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17 April 2014 12:48 pm ,
Vol. 344 ,
Officials last week revealed that the U.S. contribution to ITER could cost $3.9 billion by 2034—roughly four times the...
An experimental hepatitis B drug that looked safe in animal trials tragically killed five of 15 patients in 1993. Now,...
Using the two high-quality genomes that exist for Neandertals and Denisovans, researchers find clues to gene activity...
A new report from the Intergovernmental Panel on Climate Change (IPCC) concludes that humanity has done little to slow...
Astronomers have discovered an Earth-sized planet in the habitable zone of a red dwarf—a star cooler than the sun—500...
Three years ago, Jennifer Francis of Rutgers University proposed that a warming Arctic was altering the behavior of the...
- 17 April 2014 12:48 pm , Vol. 344 , #6181
- About Us
Going It Alone Deep Under the Ocean
25 August 2011 2:00 pm
Succumbing to budgetary pressures, the National Science Foundation (NSF) has decided to pull out of the Integrated Ocean Drilling Program (IODP) when it expires in September 2013. The decision will leave the scientific ocean drilling programs of both Japan—the co-leader with the United States in the 26-nation IODP—and Europe to fend for themselves while the United States solicits contributions from former IODP countries to return its own drill ship to full-time operation.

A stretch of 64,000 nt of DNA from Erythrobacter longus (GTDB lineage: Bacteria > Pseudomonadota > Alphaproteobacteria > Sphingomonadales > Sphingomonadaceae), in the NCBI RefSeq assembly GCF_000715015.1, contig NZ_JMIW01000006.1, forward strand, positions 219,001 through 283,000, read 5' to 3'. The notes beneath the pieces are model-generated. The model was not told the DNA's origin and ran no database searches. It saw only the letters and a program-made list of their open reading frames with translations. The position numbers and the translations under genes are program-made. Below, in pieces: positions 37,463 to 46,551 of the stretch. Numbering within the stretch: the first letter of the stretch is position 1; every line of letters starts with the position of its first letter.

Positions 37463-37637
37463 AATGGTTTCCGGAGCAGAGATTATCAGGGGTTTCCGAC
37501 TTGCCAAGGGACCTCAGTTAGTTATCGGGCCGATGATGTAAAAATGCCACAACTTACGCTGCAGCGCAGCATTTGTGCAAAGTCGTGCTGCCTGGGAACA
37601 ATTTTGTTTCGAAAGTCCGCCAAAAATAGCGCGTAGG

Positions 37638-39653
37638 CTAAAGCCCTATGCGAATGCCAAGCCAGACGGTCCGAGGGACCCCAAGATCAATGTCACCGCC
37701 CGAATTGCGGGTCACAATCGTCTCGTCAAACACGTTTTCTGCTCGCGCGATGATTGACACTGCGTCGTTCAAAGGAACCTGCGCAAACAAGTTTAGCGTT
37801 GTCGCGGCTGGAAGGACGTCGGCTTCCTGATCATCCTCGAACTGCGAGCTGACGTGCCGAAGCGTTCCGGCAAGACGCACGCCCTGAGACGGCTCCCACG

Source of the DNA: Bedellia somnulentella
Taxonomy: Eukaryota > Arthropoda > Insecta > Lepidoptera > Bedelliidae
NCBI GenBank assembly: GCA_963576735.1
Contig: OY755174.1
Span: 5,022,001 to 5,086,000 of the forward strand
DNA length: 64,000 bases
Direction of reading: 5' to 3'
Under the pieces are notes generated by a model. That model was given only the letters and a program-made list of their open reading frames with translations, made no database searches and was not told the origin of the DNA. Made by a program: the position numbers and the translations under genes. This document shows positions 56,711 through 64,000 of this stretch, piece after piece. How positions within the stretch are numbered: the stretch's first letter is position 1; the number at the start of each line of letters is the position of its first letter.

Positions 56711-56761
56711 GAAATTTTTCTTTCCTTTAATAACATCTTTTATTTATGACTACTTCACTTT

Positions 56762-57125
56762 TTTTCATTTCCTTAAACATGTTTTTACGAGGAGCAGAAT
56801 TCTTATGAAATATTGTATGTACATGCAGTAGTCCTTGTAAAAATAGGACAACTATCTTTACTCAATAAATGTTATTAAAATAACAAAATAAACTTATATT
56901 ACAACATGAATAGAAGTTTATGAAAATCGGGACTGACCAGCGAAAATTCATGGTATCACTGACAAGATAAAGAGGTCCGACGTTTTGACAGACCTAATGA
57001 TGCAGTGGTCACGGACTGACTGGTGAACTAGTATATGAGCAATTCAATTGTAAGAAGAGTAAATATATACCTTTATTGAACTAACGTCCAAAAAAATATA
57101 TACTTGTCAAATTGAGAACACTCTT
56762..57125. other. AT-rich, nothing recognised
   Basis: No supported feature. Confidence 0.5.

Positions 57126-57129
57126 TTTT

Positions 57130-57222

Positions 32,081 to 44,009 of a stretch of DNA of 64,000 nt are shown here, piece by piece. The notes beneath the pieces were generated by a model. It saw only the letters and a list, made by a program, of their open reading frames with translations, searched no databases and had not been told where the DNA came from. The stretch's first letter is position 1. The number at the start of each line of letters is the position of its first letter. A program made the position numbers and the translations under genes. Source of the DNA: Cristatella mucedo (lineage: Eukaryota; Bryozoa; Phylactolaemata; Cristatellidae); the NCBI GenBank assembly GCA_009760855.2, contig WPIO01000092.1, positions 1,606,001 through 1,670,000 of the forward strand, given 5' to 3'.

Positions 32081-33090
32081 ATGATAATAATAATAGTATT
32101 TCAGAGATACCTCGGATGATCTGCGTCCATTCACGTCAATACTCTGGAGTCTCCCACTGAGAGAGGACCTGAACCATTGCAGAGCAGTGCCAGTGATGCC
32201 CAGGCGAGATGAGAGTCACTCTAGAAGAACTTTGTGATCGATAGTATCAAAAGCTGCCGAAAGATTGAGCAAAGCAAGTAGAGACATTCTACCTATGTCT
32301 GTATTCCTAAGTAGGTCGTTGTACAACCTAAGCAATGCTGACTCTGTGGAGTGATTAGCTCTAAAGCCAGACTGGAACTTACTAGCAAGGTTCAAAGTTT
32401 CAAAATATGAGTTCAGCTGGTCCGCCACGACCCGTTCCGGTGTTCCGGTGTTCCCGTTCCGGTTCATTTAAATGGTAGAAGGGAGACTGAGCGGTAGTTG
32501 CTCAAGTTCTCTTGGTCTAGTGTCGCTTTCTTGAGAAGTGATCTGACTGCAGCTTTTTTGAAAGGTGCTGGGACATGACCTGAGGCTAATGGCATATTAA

Fiscal strains had been building for several years. A doubling of NSF's budget had not materialized, and even future budget increases are doubtful. The cost of fuel for the ship, the JOIDES Resolution, has skyrocketed, and cost overruns in the recent refurbishment of the ship are still being paid off. The proposed new arrangement would streamline the management of drilling, according to NSF officials, allowing new economies. Unspecified "new external sources of revenue" would also be generated.
Last week's announcement did not surprise Japanese drilling officials. They say they will look to the international community not so much for funding as intellectual input in planning and executing the scientific agenda of the far more capable Chikyu drill ship.
This week's issue of Science contains an exclusive report on why NSF took this surprising step, and what it means for the rest of the global scientific community.